Doubling foreign tourist arrivals in three years possible: K J Alphons

File photo of Alphons Kannanthanam. Photo: PIB
For long, India has trailed South East Asian countries like Thailand and Malaysia in attracting foreign tourists but the government is now setting ambitious targets including doubling arrivals and foreign exchange receipts. In an interview minister of state for tourism K J Alphons says the target is huge but achievable. Alphons said his department will act as a facilitator for the development of tourism sector and has also sought more funds for the sector in the upcoming budget

The tourism ministry aims to double foreign tourist arrivals (to over 20 million) and double foreign exchange receipts (to $52 billion) in three years.  Don't you think the target is too ambitious? What will be growth driver?

It is a huge target and we want to achieve that. It is possible to do that. We need to market India much better, reach out to more countries and highlight experiences that the country offers. We want to focus on a couple of things like Ayurveda, yoga and wellness tourism. These are huge assets of India. If people come for Ayurveda or yoga they will stay longer period. Length of stay is important for us. We want to generate employment and revenue. This will happen if tourists stay for longer duration. We are collaborating with Ministry of Ayush and service providers. 

Over 15 per cent of visitors come from Bangladesh and many of them for medical purposes. But otherwise, Bangladeshi visitors are not high spenders? Will we need a better mix of foreign visitors to increase revenue?

A good mix is very important. At the same time, I do not underestimate Bangladesh at all because if anybody comes here for medical tourism they are going to spend a lot of money. They are going to stay for longer period. They are going to hospitals, spending money there. I do not care where they come from.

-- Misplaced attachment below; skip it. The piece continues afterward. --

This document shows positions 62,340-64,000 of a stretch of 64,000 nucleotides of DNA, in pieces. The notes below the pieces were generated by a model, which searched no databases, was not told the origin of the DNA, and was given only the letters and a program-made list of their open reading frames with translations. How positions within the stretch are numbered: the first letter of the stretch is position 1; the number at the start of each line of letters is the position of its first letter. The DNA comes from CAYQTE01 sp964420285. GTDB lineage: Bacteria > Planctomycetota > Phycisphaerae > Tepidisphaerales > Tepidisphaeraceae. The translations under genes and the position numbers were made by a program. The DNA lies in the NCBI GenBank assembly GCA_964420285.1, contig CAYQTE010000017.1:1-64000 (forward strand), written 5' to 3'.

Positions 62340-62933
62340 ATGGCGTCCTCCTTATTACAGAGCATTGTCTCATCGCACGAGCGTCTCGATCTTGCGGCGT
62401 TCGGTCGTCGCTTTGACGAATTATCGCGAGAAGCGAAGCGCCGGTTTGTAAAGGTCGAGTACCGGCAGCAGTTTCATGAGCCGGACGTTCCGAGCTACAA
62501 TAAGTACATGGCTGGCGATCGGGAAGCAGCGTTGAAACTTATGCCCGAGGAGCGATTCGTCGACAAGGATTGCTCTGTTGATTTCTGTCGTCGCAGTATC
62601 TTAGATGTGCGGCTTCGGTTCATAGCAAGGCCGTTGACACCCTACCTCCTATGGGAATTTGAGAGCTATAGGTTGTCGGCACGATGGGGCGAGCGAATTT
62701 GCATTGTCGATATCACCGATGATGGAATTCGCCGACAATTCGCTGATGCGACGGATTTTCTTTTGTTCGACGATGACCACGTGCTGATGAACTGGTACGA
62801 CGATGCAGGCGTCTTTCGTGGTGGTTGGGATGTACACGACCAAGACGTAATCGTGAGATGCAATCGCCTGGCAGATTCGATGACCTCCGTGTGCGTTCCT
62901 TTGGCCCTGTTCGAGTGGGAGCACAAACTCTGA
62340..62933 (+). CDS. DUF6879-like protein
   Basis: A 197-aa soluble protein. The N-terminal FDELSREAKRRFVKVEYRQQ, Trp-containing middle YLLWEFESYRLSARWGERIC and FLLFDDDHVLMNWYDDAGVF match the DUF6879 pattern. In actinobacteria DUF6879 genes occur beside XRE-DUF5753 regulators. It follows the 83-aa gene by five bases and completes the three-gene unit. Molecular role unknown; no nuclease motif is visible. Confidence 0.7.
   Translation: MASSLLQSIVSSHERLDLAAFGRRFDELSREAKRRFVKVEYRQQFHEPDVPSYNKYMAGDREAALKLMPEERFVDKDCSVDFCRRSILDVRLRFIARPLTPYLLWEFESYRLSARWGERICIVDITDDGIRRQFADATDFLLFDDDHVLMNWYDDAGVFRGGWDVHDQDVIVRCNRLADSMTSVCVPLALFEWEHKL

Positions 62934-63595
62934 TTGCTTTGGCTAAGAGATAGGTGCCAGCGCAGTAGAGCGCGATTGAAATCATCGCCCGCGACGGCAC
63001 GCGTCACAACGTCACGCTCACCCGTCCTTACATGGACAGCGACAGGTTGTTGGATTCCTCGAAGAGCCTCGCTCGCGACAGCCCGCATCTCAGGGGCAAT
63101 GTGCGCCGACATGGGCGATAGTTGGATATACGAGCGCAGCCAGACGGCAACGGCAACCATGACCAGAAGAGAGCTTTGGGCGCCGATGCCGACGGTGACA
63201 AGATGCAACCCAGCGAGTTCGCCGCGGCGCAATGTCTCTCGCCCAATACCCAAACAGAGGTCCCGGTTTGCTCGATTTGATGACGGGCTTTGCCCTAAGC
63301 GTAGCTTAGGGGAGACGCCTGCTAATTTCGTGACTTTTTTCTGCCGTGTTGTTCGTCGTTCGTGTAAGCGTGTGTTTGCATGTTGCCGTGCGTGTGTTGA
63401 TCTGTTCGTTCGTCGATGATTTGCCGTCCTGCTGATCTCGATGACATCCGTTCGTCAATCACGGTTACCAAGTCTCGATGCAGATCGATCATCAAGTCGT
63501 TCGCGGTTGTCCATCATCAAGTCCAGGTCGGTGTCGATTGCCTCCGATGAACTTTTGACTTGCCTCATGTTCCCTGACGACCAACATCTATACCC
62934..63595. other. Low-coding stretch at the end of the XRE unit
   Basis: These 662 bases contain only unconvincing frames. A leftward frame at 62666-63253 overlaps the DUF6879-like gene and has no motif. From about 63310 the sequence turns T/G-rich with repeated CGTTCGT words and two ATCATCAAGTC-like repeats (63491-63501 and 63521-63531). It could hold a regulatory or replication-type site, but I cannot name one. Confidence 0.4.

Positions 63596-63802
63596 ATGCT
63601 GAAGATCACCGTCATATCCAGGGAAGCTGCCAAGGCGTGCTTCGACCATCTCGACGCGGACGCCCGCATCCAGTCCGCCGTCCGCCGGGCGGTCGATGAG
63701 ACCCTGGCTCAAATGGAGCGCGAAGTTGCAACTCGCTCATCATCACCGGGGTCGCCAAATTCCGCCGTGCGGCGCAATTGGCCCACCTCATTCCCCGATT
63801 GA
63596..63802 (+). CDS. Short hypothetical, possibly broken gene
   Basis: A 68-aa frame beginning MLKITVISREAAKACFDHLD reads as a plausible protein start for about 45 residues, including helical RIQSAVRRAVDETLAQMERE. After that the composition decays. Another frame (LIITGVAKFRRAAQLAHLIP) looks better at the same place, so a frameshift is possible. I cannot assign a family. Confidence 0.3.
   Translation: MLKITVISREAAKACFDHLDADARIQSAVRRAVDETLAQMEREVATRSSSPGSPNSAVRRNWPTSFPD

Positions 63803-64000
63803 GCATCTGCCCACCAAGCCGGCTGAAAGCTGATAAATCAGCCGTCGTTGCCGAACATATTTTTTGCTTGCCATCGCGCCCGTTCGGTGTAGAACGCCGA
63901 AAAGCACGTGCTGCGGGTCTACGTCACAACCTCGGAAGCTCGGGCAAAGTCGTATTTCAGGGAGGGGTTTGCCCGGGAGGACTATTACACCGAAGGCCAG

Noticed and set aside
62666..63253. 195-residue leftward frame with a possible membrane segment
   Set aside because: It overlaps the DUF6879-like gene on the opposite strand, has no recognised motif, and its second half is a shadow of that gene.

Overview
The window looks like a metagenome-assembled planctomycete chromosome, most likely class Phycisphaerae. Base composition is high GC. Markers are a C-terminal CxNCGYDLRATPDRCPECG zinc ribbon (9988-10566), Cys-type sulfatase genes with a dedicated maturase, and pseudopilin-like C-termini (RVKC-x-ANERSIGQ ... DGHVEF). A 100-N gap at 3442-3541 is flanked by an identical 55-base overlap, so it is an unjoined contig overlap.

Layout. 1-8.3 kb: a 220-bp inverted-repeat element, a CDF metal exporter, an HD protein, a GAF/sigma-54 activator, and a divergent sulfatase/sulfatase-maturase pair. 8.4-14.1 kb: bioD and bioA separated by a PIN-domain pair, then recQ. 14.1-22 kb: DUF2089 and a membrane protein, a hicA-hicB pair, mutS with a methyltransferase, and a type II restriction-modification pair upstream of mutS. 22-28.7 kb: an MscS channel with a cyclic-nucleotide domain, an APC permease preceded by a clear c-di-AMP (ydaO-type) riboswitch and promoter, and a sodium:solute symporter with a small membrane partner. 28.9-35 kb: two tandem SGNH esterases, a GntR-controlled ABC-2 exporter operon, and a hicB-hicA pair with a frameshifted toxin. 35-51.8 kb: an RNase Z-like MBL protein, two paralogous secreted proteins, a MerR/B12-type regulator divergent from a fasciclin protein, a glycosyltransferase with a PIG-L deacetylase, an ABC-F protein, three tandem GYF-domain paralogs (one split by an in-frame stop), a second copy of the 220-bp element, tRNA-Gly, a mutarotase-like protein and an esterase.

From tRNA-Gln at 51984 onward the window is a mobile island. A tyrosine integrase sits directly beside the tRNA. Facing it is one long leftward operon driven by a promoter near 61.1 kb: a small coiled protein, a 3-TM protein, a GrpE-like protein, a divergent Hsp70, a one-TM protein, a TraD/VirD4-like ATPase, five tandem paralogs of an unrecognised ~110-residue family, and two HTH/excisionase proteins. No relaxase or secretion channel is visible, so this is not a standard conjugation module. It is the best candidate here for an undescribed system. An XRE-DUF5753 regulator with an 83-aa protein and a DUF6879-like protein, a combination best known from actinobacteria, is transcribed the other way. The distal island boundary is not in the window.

Which will be our main focus markets?

I would like to focus on the Buddhist circuit which means attracting tourists from Japan, Korea and of course China. Gautam Buddha lived all his life in Uttar Pradesh and Bihar and our so our focus is on hugely developing infrastructure around the Buddhist circuit. Secondly like our Prime Minister said we want to increase domestic travel. Twenty-three million Indians went abroad. We do not mind that. Let them go and see the world but let them see India. If that happens that is going to provide a huge impetus to tourism and economy.

Last year the Parliamentary Standing Committee had expressed displeasure over poor budgetary allocation and spending in the tourism sector. How are you addressing that?

The government has its own priorities — rural development, agriculture, sanitation and so on. I have asked for more funds in the upcoming budget but I can not reveal the budgetary demands. I would be happy with what I get. I can not complain.

Foreign tourists participating in 'Tug of War' competition during the ongoing 25th International Camel Festival in Bikaner. Photo: PTI


Apart from GST rate, hotel and tourism sector is seeking simplification in rules and also export status as it brings foreign exchange? What is your view?

GST has been the biggest tax reform in the country and whenever such changes take place there are teething problems. Earlier the tax rate on restaurants was 18 per cent and now it is made 5 per cent. The five-star hotels are complaining that India becomes less competitive due to the higher tax rate. We should remember that this a small segment of the overall tourism sector. Also, the government has to generate revenue. I would be happy if tax rate is lowered and am pursuing this demand with the finance ministry

What kind of investment will be required to achieve the growth target? How much of it will come from the government?

The government can not spend too much money on tourism. The investment will come through the private sector and we will work as a facilitator and create the right atmosphere for investment. For instance, there is a requirement for 190,000 hotel rooms in the country and those will have to be built by the private sector. There are not enough rooms in Gaya and we are talking to the industry. We are discussing with other government departments like the ministry of roads to improve the infrastructure. Recently the government has decided to waive the requirement of biometric scan for tourists coming on cruise ships.


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